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NP-complete Problems and Physical Reality. Scott Aaronson UC Berkeley  IAS. Computer Science 101. Problem: “Given a graph, is it connected?” Each particular graph is an instance The size of the instance, n, is the number of bits needed to specify it

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NP-complete Problems and Physical Reality

Scott Aaronson

UC Berkeley  IAS

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Computer Science 101

Problem: “Given a graph, is it connected?”

Each particular graph is an instance

The size of the instance, n, is the number of bits needed to specify it

An algorithm is polynomial-time if it uses at most knc steps, for some constants k,c

P is the class of all problems that have polynomial-time algorithms

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NP: Nondeterministic Polynomial Time



have a prime factor ending in 7?

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NP-hard: If you can solve it, you can solve everything in NP

NP-complete: NP-hard and in NP

Is there a Hamilton cycle (tour that visits each vertex exactly once)?

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Hamilton cycleSteiner treeGraph 3-coloringSatisfiabilityMaximum clique…

Matrix permanentHalting problem…

FactoringGraph isomorphismMinimum circuit size…

Graph connectivityPrimality testingMatrix determinantLinear programming…





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Does P=NP?

The (literally) $1,000,000 question

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But what if P=NP, and the algorithm takes n10000 steps?

God will not be so cruel

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What could we do if we could solve NP-complete problems?

If there actually were a machine with [running time] ~Kn (or even only with ~Kn2), this would have consequences of the greatest magnitude.—Gödel to von Neumann, 1956

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Then why is it so hard to prove PNP?

Algorithms can be very clever

Gödel/Turing-style self-reference arguments don’t seem powerful enough

Combinatorial arguments face the “Razborov-Rudich barrier”

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But maybe there’s some physical system that solves an NP-complete problem just by reaching its lowest energy state?

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  • Let the soap bubbles form a minimum Steiner tree connecting the pegs

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Other Physical Systems

Spin glasses

Folding proteins


Well-known to admit “metastable” states

DNA computers: Just highly parallel ordinary computers

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Analog Computing

Schönhage 1979: If we could compute

x+y, x-y, xy, x/y, x

for any real x,y in a single step, then we could solve NP-complete and even harder problems in polynomial time

Problem: The Planck scale!

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Bennett, Bernstein, Brassard, Vazirani 1997: “Quantum magic” won’t be enough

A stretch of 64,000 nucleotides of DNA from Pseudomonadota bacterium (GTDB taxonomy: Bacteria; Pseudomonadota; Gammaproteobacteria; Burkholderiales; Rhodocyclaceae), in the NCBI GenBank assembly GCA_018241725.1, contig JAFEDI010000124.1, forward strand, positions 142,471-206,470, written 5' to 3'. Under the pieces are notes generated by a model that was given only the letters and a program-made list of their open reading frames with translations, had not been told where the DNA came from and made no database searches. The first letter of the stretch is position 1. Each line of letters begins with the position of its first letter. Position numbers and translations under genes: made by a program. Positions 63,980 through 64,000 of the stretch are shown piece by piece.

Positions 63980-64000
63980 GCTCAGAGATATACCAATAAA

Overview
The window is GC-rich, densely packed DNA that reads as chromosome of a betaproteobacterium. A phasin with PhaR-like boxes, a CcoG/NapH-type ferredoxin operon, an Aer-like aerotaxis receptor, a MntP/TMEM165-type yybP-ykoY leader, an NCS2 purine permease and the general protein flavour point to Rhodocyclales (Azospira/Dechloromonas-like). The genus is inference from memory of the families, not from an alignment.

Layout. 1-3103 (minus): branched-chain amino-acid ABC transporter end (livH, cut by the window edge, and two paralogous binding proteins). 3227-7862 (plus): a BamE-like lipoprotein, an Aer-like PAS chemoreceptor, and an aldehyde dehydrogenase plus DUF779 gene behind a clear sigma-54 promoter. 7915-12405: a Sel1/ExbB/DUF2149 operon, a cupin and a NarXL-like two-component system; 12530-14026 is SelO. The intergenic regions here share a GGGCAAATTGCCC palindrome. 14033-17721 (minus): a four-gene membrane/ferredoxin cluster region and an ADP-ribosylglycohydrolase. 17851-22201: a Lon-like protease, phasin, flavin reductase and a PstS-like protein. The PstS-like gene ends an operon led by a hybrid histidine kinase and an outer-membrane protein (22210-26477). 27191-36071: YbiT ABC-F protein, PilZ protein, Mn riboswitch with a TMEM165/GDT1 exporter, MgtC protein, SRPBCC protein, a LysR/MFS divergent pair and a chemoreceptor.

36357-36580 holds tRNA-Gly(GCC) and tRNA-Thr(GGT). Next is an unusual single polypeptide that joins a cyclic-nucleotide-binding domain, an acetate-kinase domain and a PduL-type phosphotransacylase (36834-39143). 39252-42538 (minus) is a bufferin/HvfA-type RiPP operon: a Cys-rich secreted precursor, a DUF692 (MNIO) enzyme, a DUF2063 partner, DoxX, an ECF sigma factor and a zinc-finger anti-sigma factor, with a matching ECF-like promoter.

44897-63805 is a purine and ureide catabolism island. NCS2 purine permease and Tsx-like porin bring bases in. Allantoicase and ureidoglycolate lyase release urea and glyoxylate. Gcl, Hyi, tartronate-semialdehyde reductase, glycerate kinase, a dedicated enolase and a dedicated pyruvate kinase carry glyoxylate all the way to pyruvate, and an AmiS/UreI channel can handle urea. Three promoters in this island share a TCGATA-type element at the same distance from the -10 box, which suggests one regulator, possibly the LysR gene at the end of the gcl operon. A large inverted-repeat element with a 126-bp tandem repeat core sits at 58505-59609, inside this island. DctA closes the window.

~2n/2 queries are needed to search a list of size 2n for a single marked item

Quantum Computing

Shor 1994: Quantum computers can factor in polynomial time

But can they solve NP-complete problems?

A. 2004: True even with “quantum advice”

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Quantum Adiabatic Algorithm (Farhi et al. 2000)



Hamiltonian with easily-prepared ground state

Ground state encodes solution to NP-complete problem

Problem (van Dam, Mosca, Vazirani 2001): Eigenvalue gap can be exponentially small

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Topological Quantum Field Theories (TQFT’s)

Freedman, Kitaev, Wang 2000: Equivalent to ordinary quantum computers

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Nonlinear Quantum Mechanics (Weinberg 1989)

Abrams & Lloyd 1998: Could use to solve NP-complete and even harder problems in polynomial time

1 solution to NP-complete problem

No solutions

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Time Travel Computing(Bacon 2003)

SupposePr[x=1] = p,Pr[y=1] = q

Then consistency requires p=q

So Pr[xy=1]= p(1-q) + q(1-p)= 2p(1-p)




Chronology-respecting bit



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Hidden Variables

Valentini 2001: “Subquantum” algorithm (violating ||2) to distinguish |0 from

Problem: Valentini’s algorithm still requires exponentially-precise measurements.But we probably could solve Graph Isomorphism subquantumly

A. 2002: Sampling the history of a hidden variable is another way to solve Graph Isomorphism in polynomial time—but again, probably not NP-complete problems!

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“Anthropic Computing”

Guess a solution to an NP-complete problem. If it’s wrong, kill yourself.

Doomsday alternative:If solution is right, destroy human race.If wrong, cause human race to survive into far future.

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“Transhuman Computing”

  • Upload yourself onto a computer

  • Start the computer working on a 10,000-year calculation

  • Program the computer to make 50 copies of you after it’s done, then tell those copies the answer

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Second Law of Thermodynamics

Proposed Counterexamples

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No Superluminal Signalling

Proposed Counterexamples

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Intractability of NP-complete problems

Proposed Counterexamples